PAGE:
You'll love this 91-year-old female World War II vet's awesome definition of patriotism
WATM recently caught up with 91-year-old WWII Navy Veteran Norma Bauerschmidt, who made headlines when she opted out of medical treatment for her stage IV uterine cancer to live the rest of her days seeing the country that she served rather than the walls of a hospital.
“Miss Norma,” as she has come to be known, made her decision two days after her husband Leo of 67 years and Army-Air Corps veteran passed away. She and her poodle, Ringo, now live in an RV with her son and daughter-in-law. She has no regrets.
“I’m having the time of my life!” Norma said in an interview with The Huffington Post. “I’m done with doctors.”
Q: What made you want to join the service?
A: I wanted to help our country. I have always been quite patriotic. I was the only girl from my neighborhood who went into the service. I served 1945-1946.
Q: Did your parents approve?
A: My mother didn’t say one way or the other. My father said I could do it but I couldn’t sign up until I was 20. I think that was the Navy’s rule for women, not my father’s.
Q: You served in the WAVES (Women Accepted for Volunteer Emergency Services). What made you interested in joining?
A: I always looked up to my older brother, Ralph. He went into the Navy before he graduated from high school. He was probably about 17. I thought I should follow in his footsteps.
Q: What was your job in the WAVES?
A: I was a nurse. I remember giving a lot of penicillin shots.
Q: Where were you stationed?
A: I did basic training at Hunters College in New York. I then took the train to San Diego Navel Hospital for the remainder of my service.
Q: Where did you meet your husband?
A: My brother Ralph and my husband Leo were buddies. Ralph introduced me to Leo in Toledo, Ohio 1947. They remained best friend for all those years and died exactly a month apart from each other.
Q: Where were you on the day World War II ended? What was your memory of that day?
A: We were in the barracks in San Diego. I remember feeling elated. Everyone was jumping up and down, screaming and hollering. It was a very big day!
Q: What advice do you have for women who are currently serving?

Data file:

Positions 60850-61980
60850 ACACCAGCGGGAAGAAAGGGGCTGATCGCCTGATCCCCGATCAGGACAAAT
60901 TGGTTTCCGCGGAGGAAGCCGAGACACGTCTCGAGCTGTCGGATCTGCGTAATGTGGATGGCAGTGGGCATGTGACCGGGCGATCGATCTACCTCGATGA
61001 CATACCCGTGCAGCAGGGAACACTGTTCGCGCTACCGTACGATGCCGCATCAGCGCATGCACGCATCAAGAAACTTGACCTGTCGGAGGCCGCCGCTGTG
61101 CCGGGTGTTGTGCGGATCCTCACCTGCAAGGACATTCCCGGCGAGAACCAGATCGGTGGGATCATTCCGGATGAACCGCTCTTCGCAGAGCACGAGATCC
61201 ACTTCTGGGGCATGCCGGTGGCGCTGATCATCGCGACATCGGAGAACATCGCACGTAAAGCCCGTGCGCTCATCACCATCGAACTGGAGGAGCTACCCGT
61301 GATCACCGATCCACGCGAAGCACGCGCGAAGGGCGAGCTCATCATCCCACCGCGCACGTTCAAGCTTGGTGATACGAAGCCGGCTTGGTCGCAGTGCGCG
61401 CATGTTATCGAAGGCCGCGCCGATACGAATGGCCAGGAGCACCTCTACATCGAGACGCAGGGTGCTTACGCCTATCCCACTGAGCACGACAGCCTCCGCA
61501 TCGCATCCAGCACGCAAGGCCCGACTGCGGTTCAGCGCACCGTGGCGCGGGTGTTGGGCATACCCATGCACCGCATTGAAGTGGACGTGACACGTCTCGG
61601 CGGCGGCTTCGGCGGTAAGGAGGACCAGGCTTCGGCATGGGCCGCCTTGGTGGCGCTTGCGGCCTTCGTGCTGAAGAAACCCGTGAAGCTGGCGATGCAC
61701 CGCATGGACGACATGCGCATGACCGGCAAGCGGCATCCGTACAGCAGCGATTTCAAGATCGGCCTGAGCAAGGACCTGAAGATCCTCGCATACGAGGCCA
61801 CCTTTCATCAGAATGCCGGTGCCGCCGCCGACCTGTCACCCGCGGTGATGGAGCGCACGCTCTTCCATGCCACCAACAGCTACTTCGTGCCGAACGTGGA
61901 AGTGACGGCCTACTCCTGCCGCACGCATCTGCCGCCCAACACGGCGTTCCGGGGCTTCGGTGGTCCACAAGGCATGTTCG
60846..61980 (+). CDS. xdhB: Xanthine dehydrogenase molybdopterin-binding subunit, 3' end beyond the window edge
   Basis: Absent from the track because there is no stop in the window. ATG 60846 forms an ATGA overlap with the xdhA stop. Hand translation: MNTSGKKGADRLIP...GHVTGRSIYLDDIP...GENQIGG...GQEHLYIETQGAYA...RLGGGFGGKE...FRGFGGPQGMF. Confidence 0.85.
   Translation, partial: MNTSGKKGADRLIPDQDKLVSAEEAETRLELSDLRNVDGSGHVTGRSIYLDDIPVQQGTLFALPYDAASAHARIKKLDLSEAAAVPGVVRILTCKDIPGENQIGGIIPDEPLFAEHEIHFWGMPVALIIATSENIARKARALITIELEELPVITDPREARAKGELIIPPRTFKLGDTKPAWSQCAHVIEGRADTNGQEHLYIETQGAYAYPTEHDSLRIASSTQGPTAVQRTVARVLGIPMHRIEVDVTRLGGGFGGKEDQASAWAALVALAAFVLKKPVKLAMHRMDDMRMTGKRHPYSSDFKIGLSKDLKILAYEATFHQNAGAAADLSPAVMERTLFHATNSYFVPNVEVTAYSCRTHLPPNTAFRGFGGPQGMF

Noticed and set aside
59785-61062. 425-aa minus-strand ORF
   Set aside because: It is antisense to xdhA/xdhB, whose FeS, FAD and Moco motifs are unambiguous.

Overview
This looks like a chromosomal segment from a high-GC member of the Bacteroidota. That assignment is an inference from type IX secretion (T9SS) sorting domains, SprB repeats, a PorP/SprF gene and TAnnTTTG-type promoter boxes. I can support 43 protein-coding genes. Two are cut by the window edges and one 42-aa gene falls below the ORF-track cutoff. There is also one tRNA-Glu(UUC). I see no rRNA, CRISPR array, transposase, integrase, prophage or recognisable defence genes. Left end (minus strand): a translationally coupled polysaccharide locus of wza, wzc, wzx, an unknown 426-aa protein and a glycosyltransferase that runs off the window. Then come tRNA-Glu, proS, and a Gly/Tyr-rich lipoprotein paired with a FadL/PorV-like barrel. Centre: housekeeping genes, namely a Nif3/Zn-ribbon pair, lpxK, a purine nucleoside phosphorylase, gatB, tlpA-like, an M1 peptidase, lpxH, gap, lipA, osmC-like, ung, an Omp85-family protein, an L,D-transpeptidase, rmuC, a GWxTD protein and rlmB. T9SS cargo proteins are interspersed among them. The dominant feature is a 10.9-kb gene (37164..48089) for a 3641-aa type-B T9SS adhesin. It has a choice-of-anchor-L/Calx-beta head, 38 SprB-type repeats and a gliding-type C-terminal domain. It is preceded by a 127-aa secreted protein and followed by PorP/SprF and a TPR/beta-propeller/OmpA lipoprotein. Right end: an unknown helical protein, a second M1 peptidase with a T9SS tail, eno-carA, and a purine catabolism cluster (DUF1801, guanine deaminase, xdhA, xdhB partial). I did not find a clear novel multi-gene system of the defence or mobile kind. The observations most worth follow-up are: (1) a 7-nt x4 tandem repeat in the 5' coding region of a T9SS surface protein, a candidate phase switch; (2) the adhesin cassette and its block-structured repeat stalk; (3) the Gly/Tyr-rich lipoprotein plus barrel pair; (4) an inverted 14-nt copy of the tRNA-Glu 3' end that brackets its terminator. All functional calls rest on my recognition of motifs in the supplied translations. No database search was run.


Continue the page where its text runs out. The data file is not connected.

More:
A: I don’t have any advice. I’m just glad that they are serving.
Q: What is your definition of patriotism?
A: Supporting those who have chosen to serve our country.
Q: What was your most memorable moment of service?
A: I remember “borrowing” a male sailor’s leave pass so I could enjoy some time with my girlfriends who had a different day off from me. I hope the statute of limitations is up on this one!
Q: You were down to your last three cents when Congressman Ford personally delivered your benefit checks. Did he spend time with you and your husband?
A: At the time he was a new congressman. He simply dropped off our checks. We were so grateful and surprised that he would come out himself. He didn’t visit more than to make sure we had what we needed. I would have liked to have given him a cookie, but we didn’t have any food at the time. Our interaction with him allowed us to get on our feet and begin our life together. He was a good man.
Q: Are there any other Navy Ships / National monuments that you’d like to visit?
A: Well, we are in Boston right now and are planning to visit the USS Constitution this week. And I would really like to see the USS Arizona Memorial in Hawaii someday.
Q: Did you join any veterans organizations after your service?
A: The only thing I remember is registering at the Women in Military Service for America Memorial in Arlington, VA along with my daughter who served in the Army and later became a special agent in the US Secret Service.
Q: What was the most valuable lesson the military taught you?
A: I am sure many lessons have stuck with me throughout my life. I am proud to say a quarter still bounces off my bed!
Watch the video of her visit aboard USS Gerald R. Ford (CVN 78):
This is the latest version of the M9 service pistol
The M9A3 offers a bigger magazine, a user-friendly grip, and a host of improvements based on lessons learned from over three decades of service.
This is what the DoD has planned for a zombie apocalypse
It does touch on many of the pop culture elements of zombie lore, but it breaks things down to become applicable to most situations that would similar to an actual outbreak.
Some dirtbags messed with an Iwo Jima memorial — and Marines caught 'em on film
Officials say an Iwo Jima memorial in Fall River was doused with the contents of a fire extinguisher last weekend. Police are investigating
Vets are going to get a new ID card, and they'll be ready for use next month
The new identification card will provide employers looking to hire veterans with an easier way to verify an employee's military service.
This is the story behind the rise and fall of the Islamic State group
The Islamic State group, responsible for some of the worst atrocities perpetrated against civilians in recent history, appears on the verge of collapse.
Now the Iraqi army is going after the Kurdish forces who helped beat ISIS
Iraqi federal and Kurdish forces exchanged fire on Oct. 20, capping a dramatic week that saw the Kurds hand over territory across Northern Iraq.
This Kurdish female militia refuses to stop its hunt for ISIS terrorists
A Kurdish female militia, after helping free the city of Raqqa, said it will continue the fight to liberate women from the extremists’ brutal rule.
The US just sent nearly 1M bombs and missiles to Guam — here's why
Hint: There's this guy a few thousand miles away who's threatening to lob a nuke in their direction.
This is what the 400 US troops in Somalia are actually up to
The US has quadrupled its military presence in Somalia after Al-Shabab killed nearly 300 civilians in two truck bombings. Half of them are special ops troops.